“There aren’t any whales up in the bay and never will be, especially right whales,” he said. “They (regulators) have lost their minds. I have to make 900 splices and tape or paint all of my ends. I bought some purple rope but it all faded to blue, so I’ll have to do it all over again. This is a nightmare – a mountain of work and expense for nothing.”


Dustin Delano, who has been on the Lobstermen’s Association board of directors for seven years, said that when the latest round of changes were proposed, he and the board thought they would probably work. A lot of the rope commonly used by lobstermen already broke at 1,700 pounds, he said, and they thought they would be able to haul their gear with the plastic links in their ropes.

The state Department of Marine Resources did its own testing and proposed several configurations of certain-diameter ropes to be approved as weak points in state waters. But the Marine Fisheries Service rejected the state results in favor of its own, while also forbidding the use of knots as weak points.

“Lobstermen are still frustrated that NOAA is not allowing the use of knots determined by the state of Maine to meet the requirements of the rule and (that) could be readily implemented with existing gear,” said Lobstermen’s Association Executive Director Patrice McCarron.


The take reduction plan explains that lines should be kept knot-free because knots can become lodged in the whale’s filter-feeding system, known as baleen, in its mouth.

Delano said that since rope weakens over time, lobstermen are not eager to buy weak rope that they know is only going to weaken further, so many have been waiting for the plastic links. But after testing a link and having it break, Delano said he doesn’t have much faith in those, either.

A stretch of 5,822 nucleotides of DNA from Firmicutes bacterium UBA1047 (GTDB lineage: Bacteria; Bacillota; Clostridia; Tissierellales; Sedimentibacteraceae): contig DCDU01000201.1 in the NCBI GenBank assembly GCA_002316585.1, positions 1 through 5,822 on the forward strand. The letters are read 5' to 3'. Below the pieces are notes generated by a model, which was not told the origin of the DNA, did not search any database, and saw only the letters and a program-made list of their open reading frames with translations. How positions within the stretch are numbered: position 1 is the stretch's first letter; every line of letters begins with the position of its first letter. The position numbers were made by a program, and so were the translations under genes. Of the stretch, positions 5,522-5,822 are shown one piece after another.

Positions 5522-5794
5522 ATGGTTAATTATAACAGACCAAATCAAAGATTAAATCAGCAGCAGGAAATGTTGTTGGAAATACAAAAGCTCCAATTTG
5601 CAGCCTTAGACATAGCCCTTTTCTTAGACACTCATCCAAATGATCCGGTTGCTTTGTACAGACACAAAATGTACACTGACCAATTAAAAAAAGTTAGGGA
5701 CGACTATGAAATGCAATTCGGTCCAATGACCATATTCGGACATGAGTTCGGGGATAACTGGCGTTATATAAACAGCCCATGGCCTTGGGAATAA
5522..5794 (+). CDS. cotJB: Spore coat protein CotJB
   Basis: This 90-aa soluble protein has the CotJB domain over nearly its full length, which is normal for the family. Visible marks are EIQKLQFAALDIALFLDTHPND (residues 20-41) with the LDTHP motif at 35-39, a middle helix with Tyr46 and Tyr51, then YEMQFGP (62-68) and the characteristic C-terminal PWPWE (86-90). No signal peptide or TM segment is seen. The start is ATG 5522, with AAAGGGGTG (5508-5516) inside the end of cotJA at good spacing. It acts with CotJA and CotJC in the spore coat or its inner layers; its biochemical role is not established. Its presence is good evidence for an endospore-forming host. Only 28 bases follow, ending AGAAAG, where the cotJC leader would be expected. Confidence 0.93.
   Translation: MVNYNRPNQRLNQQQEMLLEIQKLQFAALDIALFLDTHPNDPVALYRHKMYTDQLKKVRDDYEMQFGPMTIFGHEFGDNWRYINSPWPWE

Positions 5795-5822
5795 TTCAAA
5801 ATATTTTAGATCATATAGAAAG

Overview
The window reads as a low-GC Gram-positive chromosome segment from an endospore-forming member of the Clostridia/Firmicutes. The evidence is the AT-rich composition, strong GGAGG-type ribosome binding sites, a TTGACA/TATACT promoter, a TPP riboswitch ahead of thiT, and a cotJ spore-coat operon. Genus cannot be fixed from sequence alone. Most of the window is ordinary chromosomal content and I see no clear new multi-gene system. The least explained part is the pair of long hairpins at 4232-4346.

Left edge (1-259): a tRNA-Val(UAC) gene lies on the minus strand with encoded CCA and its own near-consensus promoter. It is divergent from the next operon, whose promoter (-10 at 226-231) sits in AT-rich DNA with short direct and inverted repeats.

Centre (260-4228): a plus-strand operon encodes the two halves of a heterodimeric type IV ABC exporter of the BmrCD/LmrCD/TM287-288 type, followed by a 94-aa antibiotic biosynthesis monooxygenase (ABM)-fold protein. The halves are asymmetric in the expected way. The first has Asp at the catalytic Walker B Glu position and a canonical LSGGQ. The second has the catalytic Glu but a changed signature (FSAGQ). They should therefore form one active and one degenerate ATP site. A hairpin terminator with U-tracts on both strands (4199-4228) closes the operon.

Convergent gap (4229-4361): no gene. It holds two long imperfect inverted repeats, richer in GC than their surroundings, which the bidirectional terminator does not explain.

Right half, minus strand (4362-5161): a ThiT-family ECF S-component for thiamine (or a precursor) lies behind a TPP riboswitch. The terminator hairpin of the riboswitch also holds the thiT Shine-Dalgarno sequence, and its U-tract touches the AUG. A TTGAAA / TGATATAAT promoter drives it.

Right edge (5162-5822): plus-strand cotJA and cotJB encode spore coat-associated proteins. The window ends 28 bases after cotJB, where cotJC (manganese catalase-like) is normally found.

He thinks either option will lead to gear loss, resulting in more gear littering the ocean bottom. 

NOAA’s Take Reduction Team addressed those concerns in its final rule document. According to NOAA, no whales have ever been found entangled in ropes with breaking strengths below 1,700 pounds, and studies suggest that right whales can break free from weaker ropes before a serious injury occurs, especially if the rope can break below where it is entangled.

It referenced Maine Department of Marine Resources studies showing that forces on lines hauling up gear exceed 1,700 pounds sometimes, particularly in trawls of 35 traps or more in water greater than 50 fathoms deep, but it noted that those forces were not detected until well past the halfway point of the haul. A weak link or weak insertion would likely not be subject to forces near or greater than 1,700 pounds during a haul in normal conditions, the team stated.

Michael Pentony, Greater Atlantic Regional Administrator at NOAA, said nearly every weak rope and insert that has been approved was designed by or developed in collaboration with fishermen. Members of the Atlantic Offshore Lobstermen’s Association, he said, are testing larger-diameter weak ropes to ensure they can be used in offshore haulers without jamming.


Lobsterman Dustin Delano, of Friendship, vice president of the Maine Lobstermen’s Association, prepares to cast off the mooring line from his lobster boat, the Knotty Lady. Ben McCanna/Staff Photographer


But the stress on the rope does not only come from hauling, fishermen say.

“I’m worried that when I get caught down on the hard bottom and try to tow around in circles to free it that my rope will part off, and I’ll lose a trap that’s worth at least $100,” said O’Brien.

Lobsterman Jordan Drouin, of Cutler, fishes in federal waters in the “gray zone,” which overlaps with a Canadian fishing area. There he must have a minimum of 20 traps per trawl, and even though in that zone the link is required only one-third of the way down the rope, he is apprehensive about setting his traps this season.